When Jeff Tarte, a conservative Republican state senator, spoke at Davidson College Presbyterian Church, a church known for its liberal views, he began to sweat. In all other ways, he appeared calm and articulate. Perhaps his body anticipated hostility.

But hostility never came on Sunday night, Sept. 23. Tarte, a former three-term mayor of Cornelius and longtime member of Davidson United Methodist, spoke respectfully. The audience of about 60 listened politely. When the time came for a question-and-answer session, people asked hard questions about recent legislation. When the time came for open discussion, people voiced disagreement and frustration. Back and forth they talked about difficult subjects: teacher pay, gay marriage, voter ID, abortion, Medicaid and healthcare. Not once, though, did anyone on either side of the podium raise voices, malign character, use belittling phrases or release party-line venom.

The gathering was a ray of civil discourse.

The Rev. Lib McGregor Simmons set the tone for the evening as moderator.  She began with a prayer to the God who created us all and ended in Jesus’ name.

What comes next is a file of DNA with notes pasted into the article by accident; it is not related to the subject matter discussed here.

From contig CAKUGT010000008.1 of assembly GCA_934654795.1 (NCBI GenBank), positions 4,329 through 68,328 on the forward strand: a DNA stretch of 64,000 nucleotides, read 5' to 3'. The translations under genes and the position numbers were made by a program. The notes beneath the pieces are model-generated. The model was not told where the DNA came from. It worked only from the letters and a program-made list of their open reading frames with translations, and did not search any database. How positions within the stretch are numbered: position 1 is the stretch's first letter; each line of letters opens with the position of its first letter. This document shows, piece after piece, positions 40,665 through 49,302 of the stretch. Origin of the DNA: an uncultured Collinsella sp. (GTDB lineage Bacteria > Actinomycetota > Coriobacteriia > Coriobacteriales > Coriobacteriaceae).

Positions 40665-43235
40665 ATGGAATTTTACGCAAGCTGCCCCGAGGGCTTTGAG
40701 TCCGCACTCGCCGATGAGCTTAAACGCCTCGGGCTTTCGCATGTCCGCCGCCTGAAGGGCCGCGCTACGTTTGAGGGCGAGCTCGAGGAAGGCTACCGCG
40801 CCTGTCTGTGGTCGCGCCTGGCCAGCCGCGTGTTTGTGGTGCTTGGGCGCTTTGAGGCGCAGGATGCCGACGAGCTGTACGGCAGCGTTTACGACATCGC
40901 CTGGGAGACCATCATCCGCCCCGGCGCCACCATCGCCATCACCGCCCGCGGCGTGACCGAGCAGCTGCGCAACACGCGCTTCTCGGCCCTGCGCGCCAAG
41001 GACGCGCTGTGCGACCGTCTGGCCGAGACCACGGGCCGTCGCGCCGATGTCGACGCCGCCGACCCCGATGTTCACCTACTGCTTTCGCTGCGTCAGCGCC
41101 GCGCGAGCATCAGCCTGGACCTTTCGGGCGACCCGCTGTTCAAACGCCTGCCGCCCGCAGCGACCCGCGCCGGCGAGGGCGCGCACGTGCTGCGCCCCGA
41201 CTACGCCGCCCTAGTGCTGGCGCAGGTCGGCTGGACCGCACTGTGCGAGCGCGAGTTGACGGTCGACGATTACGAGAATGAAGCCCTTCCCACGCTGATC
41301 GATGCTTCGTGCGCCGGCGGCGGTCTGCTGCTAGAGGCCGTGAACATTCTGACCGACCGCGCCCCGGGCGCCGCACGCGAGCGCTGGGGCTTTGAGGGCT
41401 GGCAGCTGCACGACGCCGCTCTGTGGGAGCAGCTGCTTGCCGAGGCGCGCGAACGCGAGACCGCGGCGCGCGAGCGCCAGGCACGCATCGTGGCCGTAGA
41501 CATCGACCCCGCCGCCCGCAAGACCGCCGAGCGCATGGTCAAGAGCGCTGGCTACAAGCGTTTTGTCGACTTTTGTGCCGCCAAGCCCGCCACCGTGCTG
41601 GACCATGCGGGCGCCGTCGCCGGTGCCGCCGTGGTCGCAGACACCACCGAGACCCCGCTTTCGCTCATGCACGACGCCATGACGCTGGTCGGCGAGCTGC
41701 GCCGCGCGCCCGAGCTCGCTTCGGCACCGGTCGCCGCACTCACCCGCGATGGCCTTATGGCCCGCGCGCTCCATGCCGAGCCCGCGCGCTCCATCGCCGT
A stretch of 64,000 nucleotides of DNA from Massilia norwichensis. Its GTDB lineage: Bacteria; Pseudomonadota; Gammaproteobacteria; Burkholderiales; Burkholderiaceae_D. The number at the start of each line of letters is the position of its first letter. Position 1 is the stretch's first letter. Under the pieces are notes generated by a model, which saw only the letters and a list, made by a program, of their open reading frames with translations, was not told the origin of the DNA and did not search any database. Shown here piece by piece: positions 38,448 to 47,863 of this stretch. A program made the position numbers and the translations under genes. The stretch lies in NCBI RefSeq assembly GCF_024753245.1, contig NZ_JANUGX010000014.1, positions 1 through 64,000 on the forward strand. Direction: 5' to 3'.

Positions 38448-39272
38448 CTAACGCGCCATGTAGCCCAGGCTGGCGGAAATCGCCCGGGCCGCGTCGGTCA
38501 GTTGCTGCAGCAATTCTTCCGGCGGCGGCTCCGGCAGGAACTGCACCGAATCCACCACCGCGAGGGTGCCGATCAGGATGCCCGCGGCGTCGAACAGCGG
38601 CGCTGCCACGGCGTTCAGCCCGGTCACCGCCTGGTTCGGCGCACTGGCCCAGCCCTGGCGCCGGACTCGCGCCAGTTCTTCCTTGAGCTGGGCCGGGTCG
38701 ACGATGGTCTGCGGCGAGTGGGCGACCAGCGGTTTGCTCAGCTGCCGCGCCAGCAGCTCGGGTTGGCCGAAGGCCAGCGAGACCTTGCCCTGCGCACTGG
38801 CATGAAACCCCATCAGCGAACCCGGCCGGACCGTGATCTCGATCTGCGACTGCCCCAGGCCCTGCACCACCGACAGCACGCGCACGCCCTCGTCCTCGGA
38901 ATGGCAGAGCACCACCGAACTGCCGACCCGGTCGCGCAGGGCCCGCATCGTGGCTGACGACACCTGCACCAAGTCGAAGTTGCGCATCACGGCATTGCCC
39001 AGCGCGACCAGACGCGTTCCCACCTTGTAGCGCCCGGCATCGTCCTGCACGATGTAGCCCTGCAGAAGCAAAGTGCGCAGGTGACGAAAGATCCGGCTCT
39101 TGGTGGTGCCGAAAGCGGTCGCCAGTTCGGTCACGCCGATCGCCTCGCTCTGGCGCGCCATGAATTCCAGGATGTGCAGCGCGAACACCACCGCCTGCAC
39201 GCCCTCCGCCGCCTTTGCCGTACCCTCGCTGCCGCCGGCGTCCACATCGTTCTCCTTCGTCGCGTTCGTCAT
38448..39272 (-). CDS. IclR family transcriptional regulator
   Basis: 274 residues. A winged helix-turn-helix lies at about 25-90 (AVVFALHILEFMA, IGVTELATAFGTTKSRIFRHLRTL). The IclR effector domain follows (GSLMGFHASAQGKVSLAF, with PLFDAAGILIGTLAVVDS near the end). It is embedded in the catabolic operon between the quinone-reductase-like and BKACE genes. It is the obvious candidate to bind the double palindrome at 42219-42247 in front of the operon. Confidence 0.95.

After introducing the concept behind this new DCPC program that addresses hot topics, Simmons said she wanted to proceed in a way “that promotes listening and learning, as well as speaking honestly with one another.”

She stopped the audience from clapping in agreement with political views.

The freshman senator also set an amicable tone. Tarte began by saying that he is troubled by all the political cynicism and rhetoric, and he believes that “the extremes are taking over.”

In contrast to airtight rants, Tarte preceded many of his conservative statements with phrases such as “from my perspective” and “you don’t have to agree with this.”

“How do we engage and get dialogue?” Tarte asked. “Part of the process is people being comfortable with discord and not feeling like they will be shut out or not listened to.”

Tarte sees more reaching across the aisles than what is reported by the media. He sees good ideas coming from both sides of the aisle. Probably 85 percent of the 1,300 pieces of state legislation over the past year are unanimously agreed upon, he said, but it is the five or six hot button issues that get all the attention. He regularly dines with Democrats and Republicans alike and has met with Moral Monday leaders.  

At one point, Matt Samson, an anthropology professor and ordained pastor, challenged Tarte’s comparison of the dependency in the U.S. to Soviet Russia.

“I think that’s bit of an overstatement,” Samson said. “Nobody thinks the government should do everything. It would be helpful for people like yourself, who are willing to come to these kinds of meetings, to moderate that kind of dialogue.”

Tarte apologized without hesitation.

At the end of the meeting, no longer sweating, Sen. Tarte complimented the DCPC group, saying, “We may have different views on things, but how you all have reacted and engaged in this is totally appreciated. This is what we need more of.”